Cucumber Pickles

Happy (almost) October, and happy fall, y’all! Thanks for putting up with my absence for the past three weeks – I’d use the busy excuse, but I’ve also allowed myself to get lax on updating weekly or at least biweekly, which is not cool on my part. So I’m back today and, as promised, I’ll have an actual recipe with my updates. Yay!

The past few weeks have been full of markets and changing menus from peaches and blackberries to apples and pumpkins. I also did a bit of traveling this past weekend to the middle of the state to visit my family and friends of mine that I hadn’t seen since at least last Thanksgiving, and at most my wedding three years ago (yikes!). And, as usual, life is full of Baby Homesteader, who is exactly six months old (!) today, in case you were keeping track.

Fall is a busy time on the homestead, and tends to be a mixture of chores that occur in other seasons. Here’s what we’re up to:

  1. We’re still harvesting summer crops, as well as our winter squash, since we’ve likely got a few weeks until the first frost, and cooking, storing, and preserving what we reap.
  2. We’re pulling up old, dying plants and weeds that got out of control throughout the summer to make room for winter crops, as well as give the veggie beds a rest.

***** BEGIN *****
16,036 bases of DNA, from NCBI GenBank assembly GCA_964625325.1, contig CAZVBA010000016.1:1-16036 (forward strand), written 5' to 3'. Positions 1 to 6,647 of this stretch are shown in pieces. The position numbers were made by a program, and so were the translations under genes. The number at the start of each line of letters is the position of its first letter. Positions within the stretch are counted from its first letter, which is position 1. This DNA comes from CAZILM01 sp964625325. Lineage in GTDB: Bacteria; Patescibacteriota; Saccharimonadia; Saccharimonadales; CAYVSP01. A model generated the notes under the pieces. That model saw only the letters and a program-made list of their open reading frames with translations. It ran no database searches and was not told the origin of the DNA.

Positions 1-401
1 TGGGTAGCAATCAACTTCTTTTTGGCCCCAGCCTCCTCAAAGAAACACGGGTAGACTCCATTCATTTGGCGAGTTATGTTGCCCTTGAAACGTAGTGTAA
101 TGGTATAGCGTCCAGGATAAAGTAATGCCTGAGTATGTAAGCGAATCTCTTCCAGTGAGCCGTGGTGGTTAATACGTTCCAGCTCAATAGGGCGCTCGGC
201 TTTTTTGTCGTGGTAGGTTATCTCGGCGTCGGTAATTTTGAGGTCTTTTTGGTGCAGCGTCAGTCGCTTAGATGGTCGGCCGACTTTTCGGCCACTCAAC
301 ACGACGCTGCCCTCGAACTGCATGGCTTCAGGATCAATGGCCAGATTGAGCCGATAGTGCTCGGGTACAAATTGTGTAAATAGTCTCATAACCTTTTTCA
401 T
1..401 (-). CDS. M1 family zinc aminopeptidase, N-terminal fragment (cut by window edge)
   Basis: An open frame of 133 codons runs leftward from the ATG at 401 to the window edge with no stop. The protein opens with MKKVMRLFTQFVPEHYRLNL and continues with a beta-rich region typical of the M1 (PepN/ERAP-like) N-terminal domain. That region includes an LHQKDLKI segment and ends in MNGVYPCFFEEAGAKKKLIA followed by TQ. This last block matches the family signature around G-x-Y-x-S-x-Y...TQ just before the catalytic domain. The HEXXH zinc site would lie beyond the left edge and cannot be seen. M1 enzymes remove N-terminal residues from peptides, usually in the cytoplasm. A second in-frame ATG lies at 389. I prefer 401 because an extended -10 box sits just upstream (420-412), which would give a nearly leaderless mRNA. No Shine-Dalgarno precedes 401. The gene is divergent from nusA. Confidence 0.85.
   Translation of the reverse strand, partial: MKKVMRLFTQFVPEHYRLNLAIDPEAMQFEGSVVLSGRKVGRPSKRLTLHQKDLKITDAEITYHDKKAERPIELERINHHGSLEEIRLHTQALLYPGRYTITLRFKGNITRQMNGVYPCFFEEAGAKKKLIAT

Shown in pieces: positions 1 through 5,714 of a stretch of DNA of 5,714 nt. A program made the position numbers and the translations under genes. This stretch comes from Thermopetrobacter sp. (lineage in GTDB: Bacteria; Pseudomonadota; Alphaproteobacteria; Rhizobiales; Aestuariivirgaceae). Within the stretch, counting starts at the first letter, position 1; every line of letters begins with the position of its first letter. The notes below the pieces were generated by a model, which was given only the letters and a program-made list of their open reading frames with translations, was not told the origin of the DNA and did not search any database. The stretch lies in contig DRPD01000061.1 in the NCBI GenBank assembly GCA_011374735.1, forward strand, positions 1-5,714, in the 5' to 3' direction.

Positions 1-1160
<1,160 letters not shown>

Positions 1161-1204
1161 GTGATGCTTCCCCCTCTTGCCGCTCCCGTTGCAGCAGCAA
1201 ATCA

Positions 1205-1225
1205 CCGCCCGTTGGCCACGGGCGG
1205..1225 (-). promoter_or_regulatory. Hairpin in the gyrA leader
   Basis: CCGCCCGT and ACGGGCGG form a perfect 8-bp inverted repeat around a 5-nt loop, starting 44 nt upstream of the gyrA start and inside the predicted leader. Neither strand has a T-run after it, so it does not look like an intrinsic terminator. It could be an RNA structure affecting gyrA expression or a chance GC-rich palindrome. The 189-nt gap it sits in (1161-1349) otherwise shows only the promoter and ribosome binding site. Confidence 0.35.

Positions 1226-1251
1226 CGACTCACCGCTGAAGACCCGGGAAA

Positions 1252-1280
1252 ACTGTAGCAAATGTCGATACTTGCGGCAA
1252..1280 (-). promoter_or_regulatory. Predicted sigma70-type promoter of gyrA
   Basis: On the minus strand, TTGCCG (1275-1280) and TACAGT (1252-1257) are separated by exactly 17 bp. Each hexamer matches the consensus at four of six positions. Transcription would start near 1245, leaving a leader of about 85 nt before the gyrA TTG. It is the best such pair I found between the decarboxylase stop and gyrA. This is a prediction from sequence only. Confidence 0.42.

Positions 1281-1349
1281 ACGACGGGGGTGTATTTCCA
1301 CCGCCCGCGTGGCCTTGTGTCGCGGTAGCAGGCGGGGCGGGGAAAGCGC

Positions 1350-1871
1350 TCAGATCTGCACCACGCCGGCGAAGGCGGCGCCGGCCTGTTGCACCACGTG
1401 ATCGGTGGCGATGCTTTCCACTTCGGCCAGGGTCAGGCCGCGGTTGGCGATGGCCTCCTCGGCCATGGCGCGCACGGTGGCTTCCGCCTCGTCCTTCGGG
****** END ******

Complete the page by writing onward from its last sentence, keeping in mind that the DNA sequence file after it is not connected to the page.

3. We’re pruning and replanting blackberry canes. Blackberries (and really any perennial fruiting plants) only grow on the previous year’s wood, so we have to trim the old-old wood to make room for this year’s growth, as well as move some new canes to a second row. We’re hoping to get close to twice as many berries next year with these chores, and continue to spread them through our backyard plot.
  4. We’re planting more fruit trees. That fig was, in fact, a fig, and I want more of them! (Also, I want more shade in the front yard eventually.)
  5. We’re sheet mulching a few new beds, as well as sheet mulching, cover cropping, and amending the soil in the back veggie plot to prep it for next summer, where it will hopefully do much better.
  6. Cleanup: tools, reorganization of our storage space, mucking out the chicken coop for the season, keeping our house clean with a baby, etc.

Whew! And in the midst of all of that, I have a pickle recipe for you today.

You may be asking yourself, isn’t it a little late for cucumber pickles? And perhaps in your area, it is, but for most of you in this state and/or area of the country, you’ve still got a good few weeks to a month before a frost kills off any cucumbers hanging around outside. Plus, ’tis the season for gathering up a pretty hefty number of straggling veggies, including cucumbers, and if you’ve got a plethora of this summer bounty, pickling is a great way to use them and eat pickles throughout the cold winter months.

You can use this recipe for other cruciferous vegetables, such as green beans, cauliflower, and the like, although I’ve only used it for cucumbers so far (mostly because I don’t grow green beans or cauliflower. Yet). You can also raise or tame the spice level by adding or subtracting hot peppers and the like, and create either a mellower or cleaner flavor depending on the type of vinegar used.

For the pickling spice, I highly recommend making your own with fresh, whole spices, rather than relying on store-bought pickling mixtures, since it can be hard to judge freshness until it’s too late. Also, you can adjust your own mixture to your liking (although I wouldn’t tweak it too much – it’s more of a tea than something that sticks to your veggies).